The Russians who worked for a notorious St. Petersburg “troll factory” that was part of Vladimir Putin’s campaign to influence the 2016 presidential election were required to watch the “House of Cards” television series to help them craft messages to “set up the Americans against their own government,” according to an interview broadcast Sunday (in Russian) with a former member of the troll factory’s elite English language department.
The interview, broadcast by the independent Russian TV station Rain, provides new insight into how the troll factory formerly known as the Internet Research Agency targeted U.S. audiences in part by posting provocative “comments” pretending to be from Americans on newspaper articles that appeared on the websites of the New York Times and Washington Post.
A central theme of this messaging was demonizing Hillary Clinton by playing up the past scandals of her husband’s administration, her wealth and her use of a private email server, according to the interview with the agency worker, identified only as “Maksim,” with his face concealed.
“Maksim” says he worked for the agency during 2015, the year before the election, when it was already focusing its attention on Clinton.
“The main message is: Are not you, my American brothers, tired of the Clintons? How many have they already been?” Maksim says, adding that he and his colleagues were told to emphasize the Clintons’ past “corruption scandals.”
But more broadly, the instructions given to employees of the English language department were to stoke discontent about the U.S. government and the Obama administration in particular. “We had a goal to set up the Americans against their own government,” he says. “To cause unrest, cause discontent [and] lower [President] Obama’s rating.”
Just how effective “comments” placed on the websites of American news organizations are in influencing public opinion, if they do anything at all, is far from clear. Still, the interview is potentially significant. Although other Russian language trolls who worked in the agency’s domestic departments have spoken out in the past, Maksim appears to be the first member of the highly selective English language section to describe the agency’s meticulous methods. This is the same department that Facebook has said covertly placed over 3,000 messages on its platform — one component in the Russian “influence campaign” during last year’s election that is getting increased attention from the House and Senate intelligence committees.
The Rain broadcast says the station’s journalists verified Maksim’s bona fides because he was able to produce documents showing that he worked for about a year at the Internet Research Agency, the former name of a media conglomerate that is believed to be owned by Evgeny Progozhin, a wealthy oligarch and restaurateur who is widely known as “Putin’s chef.”
While the anti-Clinton messaging Maksim describes is consistent with the longstanding conclusions reached by the U.S. intelligence community about the Russian influence campaign, Maksim’s account adds some colorful new details — especially the requirement that the agency’s English language trolls study “House of Cards” to better understand American politics.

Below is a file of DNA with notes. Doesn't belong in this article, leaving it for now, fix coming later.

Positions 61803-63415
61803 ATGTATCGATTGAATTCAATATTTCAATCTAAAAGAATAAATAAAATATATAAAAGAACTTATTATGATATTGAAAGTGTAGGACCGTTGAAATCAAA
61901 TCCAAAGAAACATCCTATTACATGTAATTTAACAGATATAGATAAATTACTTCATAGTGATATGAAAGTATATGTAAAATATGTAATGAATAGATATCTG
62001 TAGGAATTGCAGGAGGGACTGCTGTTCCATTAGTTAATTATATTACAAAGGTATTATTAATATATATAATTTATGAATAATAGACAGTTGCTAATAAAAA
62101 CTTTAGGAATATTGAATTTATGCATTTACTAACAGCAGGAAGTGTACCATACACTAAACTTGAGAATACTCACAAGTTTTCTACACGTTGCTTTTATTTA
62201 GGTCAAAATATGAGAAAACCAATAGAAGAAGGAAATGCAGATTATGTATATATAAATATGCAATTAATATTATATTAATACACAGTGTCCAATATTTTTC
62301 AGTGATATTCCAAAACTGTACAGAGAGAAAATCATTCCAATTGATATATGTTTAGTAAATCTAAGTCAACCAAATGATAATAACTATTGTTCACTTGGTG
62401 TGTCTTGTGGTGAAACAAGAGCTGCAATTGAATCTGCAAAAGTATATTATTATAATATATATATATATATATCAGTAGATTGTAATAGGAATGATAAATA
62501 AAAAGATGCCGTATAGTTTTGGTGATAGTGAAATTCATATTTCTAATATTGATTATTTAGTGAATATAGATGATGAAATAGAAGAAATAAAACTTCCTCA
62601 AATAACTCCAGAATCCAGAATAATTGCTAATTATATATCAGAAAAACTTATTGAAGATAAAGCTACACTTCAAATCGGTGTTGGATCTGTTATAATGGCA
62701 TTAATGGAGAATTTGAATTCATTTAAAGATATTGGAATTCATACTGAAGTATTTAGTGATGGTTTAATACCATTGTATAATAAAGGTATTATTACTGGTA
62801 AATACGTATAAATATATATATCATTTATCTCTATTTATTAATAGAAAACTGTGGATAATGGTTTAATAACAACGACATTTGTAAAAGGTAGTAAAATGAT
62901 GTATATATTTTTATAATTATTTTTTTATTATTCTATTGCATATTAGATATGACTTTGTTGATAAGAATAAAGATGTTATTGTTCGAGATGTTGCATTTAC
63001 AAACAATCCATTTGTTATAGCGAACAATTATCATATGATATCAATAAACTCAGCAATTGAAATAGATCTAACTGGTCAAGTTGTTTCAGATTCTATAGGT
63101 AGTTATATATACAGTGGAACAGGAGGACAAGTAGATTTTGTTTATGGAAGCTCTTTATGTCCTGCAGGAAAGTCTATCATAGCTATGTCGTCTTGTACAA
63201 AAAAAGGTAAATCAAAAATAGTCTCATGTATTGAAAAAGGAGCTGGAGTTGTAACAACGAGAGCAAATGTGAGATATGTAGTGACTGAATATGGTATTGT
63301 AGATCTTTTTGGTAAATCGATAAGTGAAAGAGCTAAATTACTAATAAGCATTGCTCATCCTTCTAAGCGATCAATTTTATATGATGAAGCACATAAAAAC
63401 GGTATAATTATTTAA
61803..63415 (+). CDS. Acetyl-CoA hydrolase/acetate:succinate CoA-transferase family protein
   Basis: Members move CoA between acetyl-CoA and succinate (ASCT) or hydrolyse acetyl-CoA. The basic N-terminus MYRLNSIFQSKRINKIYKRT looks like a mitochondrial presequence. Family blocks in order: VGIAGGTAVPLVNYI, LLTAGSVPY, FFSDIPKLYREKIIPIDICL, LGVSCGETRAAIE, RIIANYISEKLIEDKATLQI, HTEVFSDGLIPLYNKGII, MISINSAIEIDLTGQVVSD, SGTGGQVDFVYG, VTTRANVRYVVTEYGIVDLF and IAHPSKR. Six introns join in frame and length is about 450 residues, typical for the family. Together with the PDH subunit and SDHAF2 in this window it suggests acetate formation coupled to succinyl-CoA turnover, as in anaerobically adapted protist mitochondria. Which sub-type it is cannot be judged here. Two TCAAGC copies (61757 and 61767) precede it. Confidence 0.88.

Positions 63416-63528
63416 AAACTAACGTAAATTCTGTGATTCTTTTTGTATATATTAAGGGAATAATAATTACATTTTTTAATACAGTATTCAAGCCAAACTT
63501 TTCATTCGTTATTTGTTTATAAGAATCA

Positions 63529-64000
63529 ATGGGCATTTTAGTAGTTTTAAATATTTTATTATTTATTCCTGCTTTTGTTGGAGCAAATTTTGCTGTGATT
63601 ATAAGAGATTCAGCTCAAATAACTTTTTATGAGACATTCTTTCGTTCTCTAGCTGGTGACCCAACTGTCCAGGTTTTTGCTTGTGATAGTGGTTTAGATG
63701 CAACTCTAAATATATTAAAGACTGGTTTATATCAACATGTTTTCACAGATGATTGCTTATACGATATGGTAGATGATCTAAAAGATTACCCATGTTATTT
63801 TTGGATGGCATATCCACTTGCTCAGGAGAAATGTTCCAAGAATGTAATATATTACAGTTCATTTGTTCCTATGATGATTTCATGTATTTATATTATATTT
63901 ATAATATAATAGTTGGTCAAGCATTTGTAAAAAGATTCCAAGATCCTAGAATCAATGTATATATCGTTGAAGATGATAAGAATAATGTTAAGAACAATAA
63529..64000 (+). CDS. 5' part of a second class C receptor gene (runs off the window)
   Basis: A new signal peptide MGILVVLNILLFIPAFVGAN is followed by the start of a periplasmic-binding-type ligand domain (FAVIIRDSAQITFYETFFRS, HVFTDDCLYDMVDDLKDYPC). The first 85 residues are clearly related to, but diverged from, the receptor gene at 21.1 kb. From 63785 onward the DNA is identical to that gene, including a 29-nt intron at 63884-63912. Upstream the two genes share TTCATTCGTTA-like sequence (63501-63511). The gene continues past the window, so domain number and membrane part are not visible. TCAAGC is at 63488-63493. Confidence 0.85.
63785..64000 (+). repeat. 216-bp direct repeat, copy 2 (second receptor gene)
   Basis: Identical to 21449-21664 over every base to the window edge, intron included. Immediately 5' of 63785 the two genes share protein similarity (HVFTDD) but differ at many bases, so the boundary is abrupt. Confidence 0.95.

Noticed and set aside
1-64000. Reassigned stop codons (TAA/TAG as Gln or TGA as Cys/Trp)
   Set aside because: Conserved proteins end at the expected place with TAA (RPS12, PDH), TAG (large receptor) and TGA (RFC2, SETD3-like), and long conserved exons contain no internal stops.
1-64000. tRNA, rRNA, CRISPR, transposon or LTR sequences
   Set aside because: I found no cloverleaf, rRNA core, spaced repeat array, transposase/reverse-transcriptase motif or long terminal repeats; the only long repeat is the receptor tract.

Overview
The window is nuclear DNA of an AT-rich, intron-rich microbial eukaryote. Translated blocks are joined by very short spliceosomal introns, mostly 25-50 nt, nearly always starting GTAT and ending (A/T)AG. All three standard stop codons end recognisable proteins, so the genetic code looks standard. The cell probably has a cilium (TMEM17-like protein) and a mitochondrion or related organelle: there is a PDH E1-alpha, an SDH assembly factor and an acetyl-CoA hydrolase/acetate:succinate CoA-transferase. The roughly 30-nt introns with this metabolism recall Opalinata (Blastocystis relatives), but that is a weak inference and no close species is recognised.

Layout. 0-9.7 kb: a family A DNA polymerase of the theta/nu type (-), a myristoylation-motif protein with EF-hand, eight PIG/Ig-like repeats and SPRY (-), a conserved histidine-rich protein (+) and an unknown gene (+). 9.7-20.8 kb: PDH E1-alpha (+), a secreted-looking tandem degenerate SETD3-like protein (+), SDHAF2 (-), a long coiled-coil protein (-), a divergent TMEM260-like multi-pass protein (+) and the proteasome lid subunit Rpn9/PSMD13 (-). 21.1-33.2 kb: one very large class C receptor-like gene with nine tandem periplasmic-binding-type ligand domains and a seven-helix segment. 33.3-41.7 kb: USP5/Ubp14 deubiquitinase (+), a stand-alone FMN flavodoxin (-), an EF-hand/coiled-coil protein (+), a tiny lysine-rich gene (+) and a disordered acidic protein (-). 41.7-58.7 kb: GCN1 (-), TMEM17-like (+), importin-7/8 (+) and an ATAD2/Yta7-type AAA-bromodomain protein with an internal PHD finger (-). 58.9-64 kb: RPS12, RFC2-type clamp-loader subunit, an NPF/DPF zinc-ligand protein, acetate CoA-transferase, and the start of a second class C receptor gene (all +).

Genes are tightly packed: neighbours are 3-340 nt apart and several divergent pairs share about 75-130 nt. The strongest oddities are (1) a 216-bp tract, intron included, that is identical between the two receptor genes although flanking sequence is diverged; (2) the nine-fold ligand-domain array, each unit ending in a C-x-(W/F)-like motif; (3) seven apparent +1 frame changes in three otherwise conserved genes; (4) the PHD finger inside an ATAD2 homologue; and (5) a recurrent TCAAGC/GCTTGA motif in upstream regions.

The popular Netflix TV series features a ruthless, power-hungry South Carolina congressman (played by Kevin Spacey) who, with the aid of his equally ambitious wife (played by Robin Wright), rises to the presidency, in part by cutting corrupt deals, planting damaging stories about his political foes in the press, and then covering his tracks by murdering a fellow congressman and a journalist.
“At first we were forced to watch the ‘House of Cards’ in English,” said Maksim in the interview. It was part of a documented “strategy” in the English language department to fully understand how the American political system works. “It was necessary to know all the main problems of the United States of America. Tax problems, the problem of gays, sexual minorities, weapons,” he said.
“You were given a list of media that you had to monitor and comment on — New York Times, Washington Post,” he added. The trolls were required to look through thousands of comments on the publications’ articles. “It was necessary to look through all this and understand the general trend, what people were writing about, what they are arguing about,” he said. “And then get into the dispute yourself to kindle it, try to rock the boat.”
The trolls were even measured by “how much you got ‘likes.’ The comment was supposed to provoke a discussion.”
The trolls were also instructed to use VPN’s — virtual private networks — for their posts in order to disguise their Russian origin. “If they caught you using a Russian IP address, you’d get a dressing down,” he said.
Among the major themes the trolls were to write about in their posts were guns and gays. “When it was gays, we almost always had to bring out the religious themes,” he said. “Americans are very religious, especially those [who post] on news sites and write comments. You had to write that sodomy is a sin. That could always get you a couple of dozen ‘likes.’”
But among the subjects the trolls were told to avoid entirely was any mention of Russia or its president. “Neither Russia nor Putin could be mentioned,” he said. “Because the Americans do not talk about it. They, in fact, do not care about Russia and Putin.”
Special correspondent Patrick Reevell contributed to this report from Moscow
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